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DENVER (KDVR) — It’s playoff season for the NFL as teams battle it out for who gets to go to the big game. But if your sport is showing cattle and your field is the stockyard, then these 16 days are your championship.  

The National Western Stock Show is happening now until Jan. 23.

“It’s so much easier to put on the National Western Stock Show than to not put it on. It really is something that is cherished by the staff and I. So, the 2021 show that we were not able to do during the pandemic broke our hearts, but we’re back in full force here,” said Paul Andrews, stock show president. 

Not only did the ranchers and farmers miss out on the large audience to sell their livestock when last year’s show was canceled, but the city’s economy also took a hit. 

“We’ve grown to 700,000 attendees, typically in a normal year, over the course of 16 days and generate more than $120 million of economic impact for the City and County of Denver and the metro area. So very excited again [that] all these people come in here staying in our hotels. [It’s] great for the city, great for taxes,” said Andrews.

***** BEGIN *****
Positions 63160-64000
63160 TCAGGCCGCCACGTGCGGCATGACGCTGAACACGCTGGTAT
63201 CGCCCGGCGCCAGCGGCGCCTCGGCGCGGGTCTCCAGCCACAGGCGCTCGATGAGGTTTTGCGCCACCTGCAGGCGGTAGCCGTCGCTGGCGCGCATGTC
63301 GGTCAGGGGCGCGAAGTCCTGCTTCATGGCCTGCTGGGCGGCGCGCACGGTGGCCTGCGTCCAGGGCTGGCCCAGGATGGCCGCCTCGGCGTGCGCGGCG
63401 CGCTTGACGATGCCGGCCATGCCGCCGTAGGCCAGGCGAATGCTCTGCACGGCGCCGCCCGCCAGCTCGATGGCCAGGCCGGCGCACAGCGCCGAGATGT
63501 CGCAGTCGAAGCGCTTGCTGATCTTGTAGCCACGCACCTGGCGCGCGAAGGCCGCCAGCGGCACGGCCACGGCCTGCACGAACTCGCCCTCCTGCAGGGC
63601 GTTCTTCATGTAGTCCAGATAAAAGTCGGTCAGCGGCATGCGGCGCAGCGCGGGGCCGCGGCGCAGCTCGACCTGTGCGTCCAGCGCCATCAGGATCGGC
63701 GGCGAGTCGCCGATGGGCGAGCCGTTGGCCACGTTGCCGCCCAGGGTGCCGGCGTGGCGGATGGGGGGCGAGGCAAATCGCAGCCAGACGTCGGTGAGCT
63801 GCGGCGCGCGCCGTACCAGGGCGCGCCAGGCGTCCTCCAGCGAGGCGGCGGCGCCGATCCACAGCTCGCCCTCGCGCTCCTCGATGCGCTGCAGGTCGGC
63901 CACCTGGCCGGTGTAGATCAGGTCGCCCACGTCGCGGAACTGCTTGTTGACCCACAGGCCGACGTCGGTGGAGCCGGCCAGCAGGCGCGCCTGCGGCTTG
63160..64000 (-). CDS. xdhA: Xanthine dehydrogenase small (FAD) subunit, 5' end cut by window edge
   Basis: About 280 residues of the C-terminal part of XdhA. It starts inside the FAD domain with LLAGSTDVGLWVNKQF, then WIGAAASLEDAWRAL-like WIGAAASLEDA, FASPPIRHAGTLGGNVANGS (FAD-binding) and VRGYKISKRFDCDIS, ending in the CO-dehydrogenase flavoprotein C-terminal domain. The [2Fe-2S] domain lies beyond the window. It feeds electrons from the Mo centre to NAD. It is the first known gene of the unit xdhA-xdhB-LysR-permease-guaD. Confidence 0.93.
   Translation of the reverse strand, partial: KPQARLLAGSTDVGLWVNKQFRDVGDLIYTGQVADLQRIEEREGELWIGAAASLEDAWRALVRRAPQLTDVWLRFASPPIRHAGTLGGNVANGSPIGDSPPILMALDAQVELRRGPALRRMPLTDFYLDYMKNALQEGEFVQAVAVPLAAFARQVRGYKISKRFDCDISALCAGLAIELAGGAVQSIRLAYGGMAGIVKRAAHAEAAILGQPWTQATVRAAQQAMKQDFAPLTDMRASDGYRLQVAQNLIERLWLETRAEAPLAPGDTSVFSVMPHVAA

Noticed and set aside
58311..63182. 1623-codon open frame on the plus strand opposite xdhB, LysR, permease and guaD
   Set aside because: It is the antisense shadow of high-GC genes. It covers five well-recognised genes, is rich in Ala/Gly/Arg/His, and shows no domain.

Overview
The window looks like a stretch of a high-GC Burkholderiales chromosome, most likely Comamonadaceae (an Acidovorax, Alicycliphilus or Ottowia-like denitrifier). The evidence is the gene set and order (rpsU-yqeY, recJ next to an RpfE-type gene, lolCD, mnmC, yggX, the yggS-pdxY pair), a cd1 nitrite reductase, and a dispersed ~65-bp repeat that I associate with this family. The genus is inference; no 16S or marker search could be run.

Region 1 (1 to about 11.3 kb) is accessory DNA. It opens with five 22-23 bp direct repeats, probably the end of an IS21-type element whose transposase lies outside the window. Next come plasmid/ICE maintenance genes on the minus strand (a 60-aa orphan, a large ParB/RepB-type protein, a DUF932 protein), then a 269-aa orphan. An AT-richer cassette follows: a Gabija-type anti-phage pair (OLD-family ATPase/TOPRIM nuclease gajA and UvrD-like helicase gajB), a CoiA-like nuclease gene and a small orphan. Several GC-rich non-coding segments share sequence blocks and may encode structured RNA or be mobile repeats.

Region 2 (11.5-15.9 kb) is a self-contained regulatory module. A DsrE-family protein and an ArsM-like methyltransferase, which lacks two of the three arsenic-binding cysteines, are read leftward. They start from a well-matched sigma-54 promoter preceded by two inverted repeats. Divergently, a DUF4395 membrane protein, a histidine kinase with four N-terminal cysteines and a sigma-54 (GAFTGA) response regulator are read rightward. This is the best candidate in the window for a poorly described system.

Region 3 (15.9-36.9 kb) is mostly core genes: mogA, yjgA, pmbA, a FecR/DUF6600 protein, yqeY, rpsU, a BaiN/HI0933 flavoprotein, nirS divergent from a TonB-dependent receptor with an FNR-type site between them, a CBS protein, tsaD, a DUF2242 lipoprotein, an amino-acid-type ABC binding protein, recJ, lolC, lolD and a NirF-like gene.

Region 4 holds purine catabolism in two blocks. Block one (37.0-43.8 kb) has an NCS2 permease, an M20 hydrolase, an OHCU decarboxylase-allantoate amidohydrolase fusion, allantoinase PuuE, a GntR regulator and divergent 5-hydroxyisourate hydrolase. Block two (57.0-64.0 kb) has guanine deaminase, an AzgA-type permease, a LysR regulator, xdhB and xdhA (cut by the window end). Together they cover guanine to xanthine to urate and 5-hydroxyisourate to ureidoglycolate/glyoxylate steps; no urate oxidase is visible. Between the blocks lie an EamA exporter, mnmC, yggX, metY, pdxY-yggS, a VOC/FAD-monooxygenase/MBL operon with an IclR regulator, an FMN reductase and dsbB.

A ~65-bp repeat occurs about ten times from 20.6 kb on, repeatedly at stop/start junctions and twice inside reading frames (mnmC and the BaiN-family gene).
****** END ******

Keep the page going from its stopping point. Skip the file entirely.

This year, farmers and ranchers from 43 states and 30 countries get to see what sets Denver apart after a significant investment from the city for a 250-acre National Western Center.    

We are now known as the Taj Mahal of livestock exhibitions by building the new yards and the stockyards event center. 

“I’ve had no complaints about the hospitality. Everything’s been great. So a lot of shows, we’ve had good crowds. So it’s a lot. There’s a lot to build on right now,” said Bob Tiedeman, Baldridge-Tiedeman Angus.  

Since 1906,  education is still the main mission of the show, teaching younger generations that their food doesn’t just show up in a restaurant; It actually comes from a ranch.  

“The National Western Stock Show prides itself on being the place where urban and rural America come together to learn from each other. So the food chain starts right here,” Andrews said. “We love being in the center of Denver because there’s so many inner-city kids that will never learn that unless they come out here.”